In my December 1997 column, I described several data stewardship roles. The designer establishes standards for the data element names and incorporates them into the system model; and the builder, with responsibility for the physical schema, incorporates these elements into the physical databases and tables with consideration for the technical environment and associated standards. Ultimately, the end users populate physical tables and are accountable for the quality of the data they enter. With a stewardship program in place delineating these responsibilities, the content of data elements in the data warehouse is likely to match the label. Within the legacy systems, however, this is not always the case. To effectively address the problem of misleading labels, both short-term and long-term solutions are needed. The short-term solution is one that enables a data warehouse team, for example, to build the data warehouse without being bogged down with repairing the legacy environment. The long-term solution is one that prevents the recurrence of the problem in the future.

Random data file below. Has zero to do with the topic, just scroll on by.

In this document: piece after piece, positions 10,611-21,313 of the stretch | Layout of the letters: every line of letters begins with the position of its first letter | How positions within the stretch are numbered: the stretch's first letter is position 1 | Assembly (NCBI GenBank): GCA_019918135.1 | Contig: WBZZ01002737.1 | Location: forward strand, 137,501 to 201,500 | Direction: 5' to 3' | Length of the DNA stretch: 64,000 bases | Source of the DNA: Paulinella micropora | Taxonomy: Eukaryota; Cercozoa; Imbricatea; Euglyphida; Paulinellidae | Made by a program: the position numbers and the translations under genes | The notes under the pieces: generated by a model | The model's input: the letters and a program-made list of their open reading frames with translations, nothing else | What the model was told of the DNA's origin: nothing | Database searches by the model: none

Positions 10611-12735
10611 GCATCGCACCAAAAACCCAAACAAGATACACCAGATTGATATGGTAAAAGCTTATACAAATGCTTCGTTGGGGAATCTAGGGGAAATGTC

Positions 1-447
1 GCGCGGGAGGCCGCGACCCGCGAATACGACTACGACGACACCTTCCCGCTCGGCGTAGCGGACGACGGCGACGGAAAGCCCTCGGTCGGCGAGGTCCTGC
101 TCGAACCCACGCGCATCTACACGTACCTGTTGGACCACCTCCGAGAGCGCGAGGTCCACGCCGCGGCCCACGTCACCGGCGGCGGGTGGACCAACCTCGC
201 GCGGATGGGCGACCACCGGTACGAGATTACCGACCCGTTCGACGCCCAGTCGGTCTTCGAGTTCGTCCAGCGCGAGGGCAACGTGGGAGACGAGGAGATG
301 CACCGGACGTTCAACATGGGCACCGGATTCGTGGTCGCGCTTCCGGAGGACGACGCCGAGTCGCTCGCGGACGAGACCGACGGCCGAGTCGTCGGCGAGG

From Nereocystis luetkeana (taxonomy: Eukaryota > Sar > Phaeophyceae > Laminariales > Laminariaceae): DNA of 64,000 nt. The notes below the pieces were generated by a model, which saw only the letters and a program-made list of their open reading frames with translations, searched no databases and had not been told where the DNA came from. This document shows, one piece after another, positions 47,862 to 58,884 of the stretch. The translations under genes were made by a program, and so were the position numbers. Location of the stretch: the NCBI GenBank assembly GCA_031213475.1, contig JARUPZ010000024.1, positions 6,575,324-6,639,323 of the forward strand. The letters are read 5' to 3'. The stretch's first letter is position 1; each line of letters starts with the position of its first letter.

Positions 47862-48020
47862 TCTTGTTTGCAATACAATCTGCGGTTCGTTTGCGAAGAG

The short-term solution to misleading labels is for the data warehousing team to perform source system analysis so that the true meaning of the data in each field can be determined. This analysis requires more than just looking at a data dictionary (if one exists). It requires looking at the data and talking to users of the system so that any abuses of the element can also be unearthed. Once the analysis is complete, the element can be mapped to the appropriate field in the data warehouse model.
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